Google’s been writing their own web browser: Google Chrome. Recently, the Chrome team hosted a launch party at the Googleplex to celebrate the release of Chrome beta versions for Mac and Linux, and also the beta launch of Chrome extensions.
With Chrome extensions, developers from outside Google can write software to modify the Chrome experience. Individuals can install these extensions to enable features that are useful to them, but aren’t necessarily of value to everyone who uses Chrome. (Those features are part of what Google will provide.)
A team at eBay has been working on an eBay Chrome extension (what else?), and apparently the Chrome team liked it so much they asked us to come and show-off the eBay extension at their launch event!
Unfortunately, the team lives in London, so they couldn’t fly all the way to California to be there. However, they passed the ball to me, and I agreed to be their talking head for a day.
Overall, my five minutes of Chrome fame went quite well. I talked about why Chrome extensions matter to eBay and also how third party developers can build their own eBay extensions, too. Also, as someone said to me: “they laughed at your jokes.”
But don’t take my word. My wife Beth joined me for the afternoon and took this beautiful flip HD video of my talk. (Warning: the sound is a little low.)
Now, as to the Sergey teaser in my headline…
While we were in the event space getting ready for everyone to come in, I looked up and saw a robot heading out of the corner of my eye. It looked like a small screen mounted on a skinny pole that itself was mounted on a wider base of wheels. (Think of a less human looking version of Number 5 from Short Circuit.)
All of a sudden the robot wheeled our way and we could see that there was a TV screen on the top (along with a WiFi router on the back side). Looking at us through the screen were two people. One of whom was Sergey Brin.
Before we could properly process any of those facts — as my post cannot recreate the surrealism of the experience — Sergey started talking and asking us questions. We realized the was a video camera mounted on top of the TV screen, so we were involved in a two-way video chat with Sergey, who was in his office, driving the robot around, and looking for people to talk with.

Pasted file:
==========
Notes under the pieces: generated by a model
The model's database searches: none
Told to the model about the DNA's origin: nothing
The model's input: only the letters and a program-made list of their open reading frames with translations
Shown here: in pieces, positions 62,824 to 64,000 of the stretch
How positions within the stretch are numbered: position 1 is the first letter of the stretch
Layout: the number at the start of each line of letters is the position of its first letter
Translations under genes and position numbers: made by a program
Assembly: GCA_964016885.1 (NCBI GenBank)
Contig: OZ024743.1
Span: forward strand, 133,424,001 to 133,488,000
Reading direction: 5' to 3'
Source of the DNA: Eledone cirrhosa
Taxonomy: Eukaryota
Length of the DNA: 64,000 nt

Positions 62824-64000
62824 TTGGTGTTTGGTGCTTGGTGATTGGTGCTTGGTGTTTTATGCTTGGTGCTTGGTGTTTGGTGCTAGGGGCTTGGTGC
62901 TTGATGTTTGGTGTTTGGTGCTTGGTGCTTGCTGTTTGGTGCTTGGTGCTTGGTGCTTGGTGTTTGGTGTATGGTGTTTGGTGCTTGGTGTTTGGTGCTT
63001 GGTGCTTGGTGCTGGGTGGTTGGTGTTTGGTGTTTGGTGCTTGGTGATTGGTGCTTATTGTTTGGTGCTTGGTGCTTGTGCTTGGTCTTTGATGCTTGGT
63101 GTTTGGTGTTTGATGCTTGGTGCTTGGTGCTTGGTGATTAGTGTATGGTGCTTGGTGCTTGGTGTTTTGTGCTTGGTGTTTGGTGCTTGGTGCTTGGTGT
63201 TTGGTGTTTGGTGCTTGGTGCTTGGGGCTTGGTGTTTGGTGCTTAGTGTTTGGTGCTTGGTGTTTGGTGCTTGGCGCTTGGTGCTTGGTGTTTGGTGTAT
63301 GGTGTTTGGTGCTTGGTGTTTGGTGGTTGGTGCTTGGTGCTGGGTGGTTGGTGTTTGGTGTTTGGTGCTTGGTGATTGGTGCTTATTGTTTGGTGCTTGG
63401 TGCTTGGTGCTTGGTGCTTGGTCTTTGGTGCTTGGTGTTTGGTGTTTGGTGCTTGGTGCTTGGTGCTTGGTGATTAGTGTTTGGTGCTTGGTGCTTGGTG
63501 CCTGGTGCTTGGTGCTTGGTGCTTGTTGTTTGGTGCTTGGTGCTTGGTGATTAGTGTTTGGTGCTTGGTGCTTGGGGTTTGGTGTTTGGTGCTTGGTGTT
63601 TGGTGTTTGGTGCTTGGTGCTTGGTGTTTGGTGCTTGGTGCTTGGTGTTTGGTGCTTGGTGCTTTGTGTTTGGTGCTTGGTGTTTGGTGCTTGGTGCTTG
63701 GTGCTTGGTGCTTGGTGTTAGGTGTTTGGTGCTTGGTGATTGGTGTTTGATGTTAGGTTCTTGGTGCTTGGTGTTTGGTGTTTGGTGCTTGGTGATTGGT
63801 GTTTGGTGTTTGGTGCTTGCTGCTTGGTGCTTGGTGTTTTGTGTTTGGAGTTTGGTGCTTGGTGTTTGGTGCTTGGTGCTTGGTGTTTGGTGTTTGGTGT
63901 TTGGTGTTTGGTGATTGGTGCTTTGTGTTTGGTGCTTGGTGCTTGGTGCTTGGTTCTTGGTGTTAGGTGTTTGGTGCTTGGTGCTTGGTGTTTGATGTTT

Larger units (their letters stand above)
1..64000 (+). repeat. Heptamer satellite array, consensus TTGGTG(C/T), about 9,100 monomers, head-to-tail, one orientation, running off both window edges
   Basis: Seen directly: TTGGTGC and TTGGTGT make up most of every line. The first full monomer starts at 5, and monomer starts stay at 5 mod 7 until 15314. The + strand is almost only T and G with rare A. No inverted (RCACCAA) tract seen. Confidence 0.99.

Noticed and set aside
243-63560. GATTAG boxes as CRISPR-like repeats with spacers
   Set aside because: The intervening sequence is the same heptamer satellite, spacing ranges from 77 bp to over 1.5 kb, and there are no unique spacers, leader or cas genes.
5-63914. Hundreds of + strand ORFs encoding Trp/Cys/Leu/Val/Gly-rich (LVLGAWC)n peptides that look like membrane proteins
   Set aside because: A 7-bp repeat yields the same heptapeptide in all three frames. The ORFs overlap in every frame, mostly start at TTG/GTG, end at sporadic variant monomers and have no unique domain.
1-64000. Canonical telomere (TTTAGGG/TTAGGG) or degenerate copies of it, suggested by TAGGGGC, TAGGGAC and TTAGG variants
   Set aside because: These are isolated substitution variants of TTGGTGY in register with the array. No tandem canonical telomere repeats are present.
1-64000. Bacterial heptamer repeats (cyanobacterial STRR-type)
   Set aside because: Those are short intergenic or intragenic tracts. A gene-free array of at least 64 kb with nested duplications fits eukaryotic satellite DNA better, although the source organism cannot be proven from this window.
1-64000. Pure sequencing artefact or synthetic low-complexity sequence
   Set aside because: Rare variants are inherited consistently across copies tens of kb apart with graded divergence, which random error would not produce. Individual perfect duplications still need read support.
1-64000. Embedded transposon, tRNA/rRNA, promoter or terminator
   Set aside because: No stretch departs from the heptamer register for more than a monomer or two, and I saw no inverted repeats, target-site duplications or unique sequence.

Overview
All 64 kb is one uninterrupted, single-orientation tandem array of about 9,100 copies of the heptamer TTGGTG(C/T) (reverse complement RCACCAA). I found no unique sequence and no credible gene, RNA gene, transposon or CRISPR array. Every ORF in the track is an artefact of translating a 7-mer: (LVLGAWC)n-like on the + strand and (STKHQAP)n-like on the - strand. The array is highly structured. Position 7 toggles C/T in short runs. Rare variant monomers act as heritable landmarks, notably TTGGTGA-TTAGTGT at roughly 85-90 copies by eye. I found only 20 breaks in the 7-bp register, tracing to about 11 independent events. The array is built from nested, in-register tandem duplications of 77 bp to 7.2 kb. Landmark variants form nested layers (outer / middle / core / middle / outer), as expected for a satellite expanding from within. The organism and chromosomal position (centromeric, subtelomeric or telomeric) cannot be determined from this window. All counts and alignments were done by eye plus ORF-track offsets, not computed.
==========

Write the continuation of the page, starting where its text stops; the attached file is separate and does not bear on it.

After some short chitchat, we almost got him to stay for the event, but it was still 30 minutes before kick-off, so he rode off in search of other projects.
After he left, someone else from Google came up to us and said “What did you think?” My reply: It was very on brand — exactly what I expected to find when I came here. :)
One of the great things about working at eBay is reading the various speculations on the Internets about what’s going on inside the company and seeing how closely it matches up to reality.
I don’t normally comment on these discussions, but there’s a pretty good one right now that I’m enjoying on the screen shot posted under the title a “new split screen GUI” view of eBay.
According to a comment, one person thinks this is some super-secret screen capture ferreted out by someone under NDA. Scot Wingo thinks this is a “snagged screen shot” of a special test “roaming around the playground.”
As usual, the reality is far more mundane. Since the evidence is posted publicly on eBay.com, I’m happy to debunk this.
Go to the eBay investor Web site and check out the “Boston Lunch Presentation” from February 1. (This deck is identical to New York lunch presentation from the day before.) Go to slide 14 “New approach to Fixed Price and Auctions: Early prototype.”
My travel schedule this fall has been absolutely nuts.
In September, I was in Kansas City and Seattle; so far in October, I’ve been to Austin and Washington, DC, with a conference in San Francisco, thrown in for good measure in between.
On Monday, I leave DC for three days in Las Vegas, come back to speak at a show in San Jose, where we will be exhibiting, and then leave for a weekend in Orlando nine days later.
For reasons of sanity, I will not be going anywhere for Thanksgiving.